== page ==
The season opener of my alma mater Wesleyan University’s football team, appropriately nicknamed the Cardinals, at Middlebury College provided a welcomed excuse to spend some time at Dead Creek Wildlife Management Area in nearby Addison, VT. During fall migration, Dead Creek’s nearly 2900 acres are a major stopping place for a variety of waterfowl, most notably snow geese that gather there in numbers upwards of three thousand or more.
Knowing it was early for the snow geese to be there, they usually show up in late October and stay into late November, I thought the extra, 30 minute ride from Middlebury well worth it due to recent reports of shorebirds and other early fall migrants. The refuge is also a short distance from Crown Point, NY on Lake Champlain where there had been reports of migrating waterfowl as well.
The portents were not good when I arrived in Addison. An overcast sky and a strong southerly wind certainly would cause birds, whether land or water-based, to lay low. Also, VT Fish & Wildlife had not yet cut the cornfields. That would discourage the geese that like to forage among the gleanings left behind by harvesting.
The most likely place to observe shorebirds and waders at Dead Creek is from the dirt road that runs along the marshes and impoundments at the refuge’s west side out to an area called Brilyea Access. It can be followed almost a mile out into the refuge providing unobstructed looks into the impoundments yielding particularly good shorebird/wader viewing, especially if Fish & Wildlife has drawn down the water exposing mudflats where the birds are drawn to feed.
As I turned onto the access road from VT Rt. 17, the main road through the refuge and the artery to the Crown Point Bridge crossing, the morning got off to a hopeful start with the sighting of a great blue heron standing motionless out in the water. But that, as it turned out, was about I all would see on or in the water, at that location. A flock of red-winged blackbirds passing over and individual sightings of land birds, like blue jays and American goldfinches, added to the day’s species count total, but water birds were almost nowhere to be seen. By the time I reached the Brilyea Access and crossed over the short, narrow, railing less bridge that connects mainland to an island-based parking area, the day’s list scarcely had grown. A couple of flocks of Canada geese numbering about 100 birds combined passed by over the marshes, but that was the only activity.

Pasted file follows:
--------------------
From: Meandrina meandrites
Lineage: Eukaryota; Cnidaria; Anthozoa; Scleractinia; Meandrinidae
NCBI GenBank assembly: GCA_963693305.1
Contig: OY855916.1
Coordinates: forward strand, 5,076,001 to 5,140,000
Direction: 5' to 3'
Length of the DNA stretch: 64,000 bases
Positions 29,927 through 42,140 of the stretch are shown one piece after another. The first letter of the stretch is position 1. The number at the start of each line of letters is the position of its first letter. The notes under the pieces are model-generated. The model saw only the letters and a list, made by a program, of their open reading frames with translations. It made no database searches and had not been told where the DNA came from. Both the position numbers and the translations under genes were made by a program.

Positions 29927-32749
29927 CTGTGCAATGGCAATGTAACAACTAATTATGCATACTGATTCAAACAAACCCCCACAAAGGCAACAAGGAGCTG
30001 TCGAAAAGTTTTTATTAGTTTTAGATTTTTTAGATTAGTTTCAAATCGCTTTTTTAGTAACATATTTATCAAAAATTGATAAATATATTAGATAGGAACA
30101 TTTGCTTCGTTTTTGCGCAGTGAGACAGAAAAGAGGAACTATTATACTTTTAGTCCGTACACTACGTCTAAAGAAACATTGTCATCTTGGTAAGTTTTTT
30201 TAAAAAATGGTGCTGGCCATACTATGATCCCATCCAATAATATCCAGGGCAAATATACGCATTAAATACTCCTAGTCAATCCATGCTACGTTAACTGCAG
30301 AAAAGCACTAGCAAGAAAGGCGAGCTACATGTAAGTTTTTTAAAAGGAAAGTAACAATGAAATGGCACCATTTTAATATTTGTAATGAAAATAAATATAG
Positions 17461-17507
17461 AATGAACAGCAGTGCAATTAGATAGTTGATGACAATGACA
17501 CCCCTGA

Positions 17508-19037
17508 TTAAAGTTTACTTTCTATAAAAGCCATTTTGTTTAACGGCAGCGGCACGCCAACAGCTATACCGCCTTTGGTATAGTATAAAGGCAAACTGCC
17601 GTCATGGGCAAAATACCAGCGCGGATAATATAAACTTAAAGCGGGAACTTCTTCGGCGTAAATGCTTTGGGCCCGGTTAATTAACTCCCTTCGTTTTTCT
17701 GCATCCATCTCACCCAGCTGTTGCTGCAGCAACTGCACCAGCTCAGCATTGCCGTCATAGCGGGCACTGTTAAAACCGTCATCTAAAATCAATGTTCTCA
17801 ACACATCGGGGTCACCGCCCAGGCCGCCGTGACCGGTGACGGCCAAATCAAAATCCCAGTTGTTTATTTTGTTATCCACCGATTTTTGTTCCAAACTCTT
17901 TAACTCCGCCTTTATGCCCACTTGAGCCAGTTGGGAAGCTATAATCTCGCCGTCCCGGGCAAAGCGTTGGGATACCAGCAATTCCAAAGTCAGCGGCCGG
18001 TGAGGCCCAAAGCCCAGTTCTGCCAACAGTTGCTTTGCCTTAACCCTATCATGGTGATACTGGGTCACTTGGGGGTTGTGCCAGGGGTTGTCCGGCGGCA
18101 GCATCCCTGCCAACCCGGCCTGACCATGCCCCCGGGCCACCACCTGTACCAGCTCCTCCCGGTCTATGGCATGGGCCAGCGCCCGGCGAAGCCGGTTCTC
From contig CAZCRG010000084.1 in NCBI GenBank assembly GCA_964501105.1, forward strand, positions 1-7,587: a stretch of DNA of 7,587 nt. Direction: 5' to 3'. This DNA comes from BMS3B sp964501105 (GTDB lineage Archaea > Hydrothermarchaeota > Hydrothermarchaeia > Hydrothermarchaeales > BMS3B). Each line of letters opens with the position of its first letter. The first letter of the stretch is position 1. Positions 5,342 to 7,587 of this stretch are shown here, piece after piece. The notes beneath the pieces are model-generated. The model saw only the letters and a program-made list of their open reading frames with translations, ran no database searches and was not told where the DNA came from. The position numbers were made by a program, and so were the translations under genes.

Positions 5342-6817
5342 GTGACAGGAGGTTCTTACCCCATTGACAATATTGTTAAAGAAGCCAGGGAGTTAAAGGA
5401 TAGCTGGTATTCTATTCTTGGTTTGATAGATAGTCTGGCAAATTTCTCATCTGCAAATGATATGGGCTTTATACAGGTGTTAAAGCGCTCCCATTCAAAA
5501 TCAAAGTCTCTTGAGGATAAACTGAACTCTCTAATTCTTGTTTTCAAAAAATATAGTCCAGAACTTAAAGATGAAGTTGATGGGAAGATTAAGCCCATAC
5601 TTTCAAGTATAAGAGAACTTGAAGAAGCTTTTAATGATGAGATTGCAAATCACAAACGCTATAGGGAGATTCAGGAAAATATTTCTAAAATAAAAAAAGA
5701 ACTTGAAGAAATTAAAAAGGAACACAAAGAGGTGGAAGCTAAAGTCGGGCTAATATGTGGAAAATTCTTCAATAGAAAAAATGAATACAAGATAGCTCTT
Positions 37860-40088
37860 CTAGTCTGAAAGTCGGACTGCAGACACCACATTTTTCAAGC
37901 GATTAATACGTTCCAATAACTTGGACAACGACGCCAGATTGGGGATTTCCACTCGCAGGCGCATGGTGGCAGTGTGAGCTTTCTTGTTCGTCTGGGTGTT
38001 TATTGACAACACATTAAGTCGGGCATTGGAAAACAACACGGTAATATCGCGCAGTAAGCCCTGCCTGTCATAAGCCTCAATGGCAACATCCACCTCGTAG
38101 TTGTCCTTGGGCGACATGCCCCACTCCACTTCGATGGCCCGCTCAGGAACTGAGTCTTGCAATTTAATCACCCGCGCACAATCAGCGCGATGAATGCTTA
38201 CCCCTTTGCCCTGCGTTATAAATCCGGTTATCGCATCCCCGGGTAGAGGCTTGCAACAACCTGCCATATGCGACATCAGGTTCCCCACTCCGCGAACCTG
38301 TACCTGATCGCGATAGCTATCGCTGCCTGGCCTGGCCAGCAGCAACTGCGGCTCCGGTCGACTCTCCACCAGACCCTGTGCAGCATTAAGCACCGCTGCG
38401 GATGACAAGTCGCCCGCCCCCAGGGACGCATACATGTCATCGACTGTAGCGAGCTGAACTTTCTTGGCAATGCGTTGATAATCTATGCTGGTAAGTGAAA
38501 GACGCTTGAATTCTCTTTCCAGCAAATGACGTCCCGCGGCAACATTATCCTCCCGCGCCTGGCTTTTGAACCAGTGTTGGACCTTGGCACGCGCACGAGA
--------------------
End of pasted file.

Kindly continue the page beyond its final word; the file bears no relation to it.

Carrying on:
I was about to throw in the towel, when scanning the marsh’s shore line, I observed a small flock (30+/-) of what were certainly birds of the teal family. Being in non-breeding plumage and seen in poor light, certain identification proved a challenge. A mallard dropped in, making clear the diminutive size of the teal. Three greater yellowlegs feeding nearby provided a basis for size comparison at the small end. Blue-winged teal? Their feeding pattern, heads down and skimming the water, fit blue-winged teal feeding behavior as described in the Sibley Guide. Taking that all into account, blue-winged teal rather than green-winged seemed plausible. That isn’t to say it couldn’t have been the other way around. Both green-winged and blue-winged teal had been seen at the refuge during the time frame of my visit. Could I be 100% certain with my ID? There are times when uncertainty presents itself in birding. That’s where a second set of experienced eyes comes in handy.
In the end, it was not a particularly productive day, 14 species and one sparrow of indeterminate identity. As I turned the truck back onto Rt. 17 for my return journey to Middlebury, I considered that conditions were not great, and it was early in the season. Could have been worse, and in early November when I return it could be much better. So is the way of birding.